Name of Assigned Judge Sitting Judge if Other or Magistrate Judge Robert M. Dow, Jr. than Assigned Judge
For the reasons below, Defendants' motion to alter or amend the judgment  is denied.
O[ For further details see text below.] Docketing to mail notices.
Before the Court is Defendants Messina Products, Messina Trucking, Inc., Utica Equipment Co., and Auburn Supply Company, Inc.'s (collectively, "Messina Products") motion  to alter or amend the Court's November 1, 2011 Judgment. The November 1 Judgment was based on the September 27, 2011 Opinion  granting Plaintiff Central States, Southeast and Southwest Areas Pension Fund's motion for summary judgment  and finding Defendants liable for withdrawal liability under 29 U.S.C. § 1301(b)(1) of the Multiemployer Pension Plan Amendments Act. Following the issuance of the summary judgment opinion, the Court set the case for status "to discuss with the parties whether entry of final judgment is appropriate at this time" and, if so, what form the judgment order should take. After the status, the parties jointly submitted a proposed judgment order, which the Court entered on October 28, 2011. Defendants now ask the Court to amend the judgment because it contends the Court mistakenly attributed activities to Defendant Messina Products. The Court respectfully disagrees.
A court may alter or amend a judgment under Federal Rule of Civil Procedure 59(e) when the movant "clearly establish[es]" that "there is newly discovered evidence or there has been a manifest error of law or fact." Harrington v. City of Chicago, 433 F.3d 542, 546 (7th Cir. 2006). In regard to the "manifest error" prong, the Seventh Circuit has elaborated that a motion to reconsider is proper only when "the Court has patently misunderstood a party, or has made a decision outside the adversarial issues presented to the Court by the parties, or has made an error not of reasoning but of apprehension." Bank of Waunakee v. Rochester Cheese Sales, Inc., 906 F.2d 1185, 1191 (7th Cir. 1990). Rule 59(e) "does not provide a vehicle for a party to undo its own procedural failures, and it certainly does not allow a party to introduce new evidence or advance arguments that could and should have been presented to the district court prior to the judgment." Bordelon v. Chicago School Reform Bd. of Trustees, 233 F.3d 524, 529 (7th Cir. 2000). Because the standards for reconsideration are exacting, our court of appeals has stressed that issues appropriate for reconsideration "rarely arise and the motion to reconsider should be equally rare." Bank of Waunakee, 906 F.2d at 1191.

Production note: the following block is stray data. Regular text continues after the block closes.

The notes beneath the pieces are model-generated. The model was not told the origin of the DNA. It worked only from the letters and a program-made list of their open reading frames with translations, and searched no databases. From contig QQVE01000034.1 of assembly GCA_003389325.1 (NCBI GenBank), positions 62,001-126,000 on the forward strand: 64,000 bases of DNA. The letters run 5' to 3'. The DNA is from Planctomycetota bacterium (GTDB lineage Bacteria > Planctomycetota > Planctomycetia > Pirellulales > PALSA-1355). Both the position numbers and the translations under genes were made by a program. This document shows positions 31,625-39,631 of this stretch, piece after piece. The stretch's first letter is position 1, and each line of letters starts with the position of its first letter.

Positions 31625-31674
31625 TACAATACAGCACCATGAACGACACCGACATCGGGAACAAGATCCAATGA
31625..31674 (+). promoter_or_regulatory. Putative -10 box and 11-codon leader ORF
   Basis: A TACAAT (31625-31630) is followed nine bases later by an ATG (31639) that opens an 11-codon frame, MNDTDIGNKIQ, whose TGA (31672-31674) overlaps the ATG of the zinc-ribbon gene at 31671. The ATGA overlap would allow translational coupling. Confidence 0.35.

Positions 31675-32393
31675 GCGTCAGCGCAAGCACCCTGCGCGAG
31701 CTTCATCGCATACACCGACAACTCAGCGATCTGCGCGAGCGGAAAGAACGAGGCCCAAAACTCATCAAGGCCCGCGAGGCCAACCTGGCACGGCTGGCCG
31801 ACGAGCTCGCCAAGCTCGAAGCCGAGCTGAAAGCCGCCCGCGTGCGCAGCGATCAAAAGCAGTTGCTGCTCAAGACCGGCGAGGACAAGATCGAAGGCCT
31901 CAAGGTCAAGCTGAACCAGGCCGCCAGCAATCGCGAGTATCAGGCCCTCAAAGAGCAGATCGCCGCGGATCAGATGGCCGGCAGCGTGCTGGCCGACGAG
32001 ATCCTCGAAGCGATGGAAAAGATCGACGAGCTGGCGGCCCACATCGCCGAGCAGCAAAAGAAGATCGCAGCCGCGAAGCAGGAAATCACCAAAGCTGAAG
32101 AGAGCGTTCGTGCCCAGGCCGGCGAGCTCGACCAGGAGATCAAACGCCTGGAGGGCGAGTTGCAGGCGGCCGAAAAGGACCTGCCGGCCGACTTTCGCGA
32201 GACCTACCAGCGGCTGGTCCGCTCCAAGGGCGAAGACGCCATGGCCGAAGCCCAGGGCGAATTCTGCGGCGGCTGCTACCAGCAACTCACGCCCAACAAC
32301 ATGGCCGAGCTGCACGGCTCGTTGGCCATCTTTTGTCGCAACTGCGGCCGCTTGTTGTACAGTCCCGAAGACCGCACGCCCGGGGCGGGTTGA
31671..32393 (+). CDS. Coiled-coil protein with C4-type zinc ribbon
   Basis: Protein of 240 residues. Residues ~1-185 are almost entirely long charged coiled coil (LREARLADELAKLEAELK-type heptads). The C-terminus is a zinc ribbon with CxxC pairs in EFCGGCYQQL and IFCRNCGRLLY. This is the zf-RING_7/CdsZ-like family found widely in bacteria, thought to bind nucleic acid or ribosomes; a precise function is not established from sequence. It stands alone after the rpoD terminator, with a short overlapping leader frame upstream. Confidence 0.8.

Here, Defendants argue that the Court mistakenly attributed activities to Messina Products that were actually the activities of a previously dismissed Defendant, Messina Product Operations, LLC. Specifically, Defendants argue that the Court erroneously attributed the ownership of certain real property and rental activities to Messina Products, that should be attributed to Messina Product Operations, LLC. But, as Plaintiff notes, in the Court's September 27 Opinion, it was clear that determining which company owned the land was "inconsequential to the outcome" of whether Messina Products was a trade or business. The Opinion laid out the facts that the Court considered: (1) Messina Product's status as a limited liability company; (2) its operating agreement; (3) its tax return and employee identification number; and (4) its employees. Taking into account the undisputed evidence concerning those factors, the Court concluded that the evidence "suffices to establish that Messina Products was 'engaged in regular and continuous activity with the primary purpose of generating income or profit.'"
In reaching its decision, the Court relied on McDougall v. Pioneer Ranch, L.P., 494 F.3d 571 (7th Cir. 2007), and Central States, Southeast and Southwest Areas Pension Fund v. SCOFBP, LLC, 738 F. Supp. 2d 840 (N.D. Ill. 2010), recognizing that the undisputed facts in this case were very similar to the facts in those cases. After Defendants filed their motion to amend or alter the judgment, the Seventh Circuit issued an opinion in Central States, Southeast and Southwest Areas Pension Fund v. SCOFB, 2011 WL 6762860 (7th Cir. Dec. 27, 2011). In affirming the district court's decision in that case, the Seventh Circuit agreed with the factors that the district court relied on in making its determination (id. *3-5)-most of which are identical to the factors considered by this Court in rendering its decision in this case.
Because (1) the issue that Defendants now contend was a mistake in the Court's September 27 Opinion was not a consideration in the Court's decision, and (2) the Seventh Circuit has since affirmed SCOFB, the principal case on which this Court relied in reaching its decision that Messina Products was liable for withdrawal liability, Defendants' have failed to establish that the Court committed a manifest error in law or fact. Defendants' motion  therefore is denied.
© 1992-2012 VersusLaw ...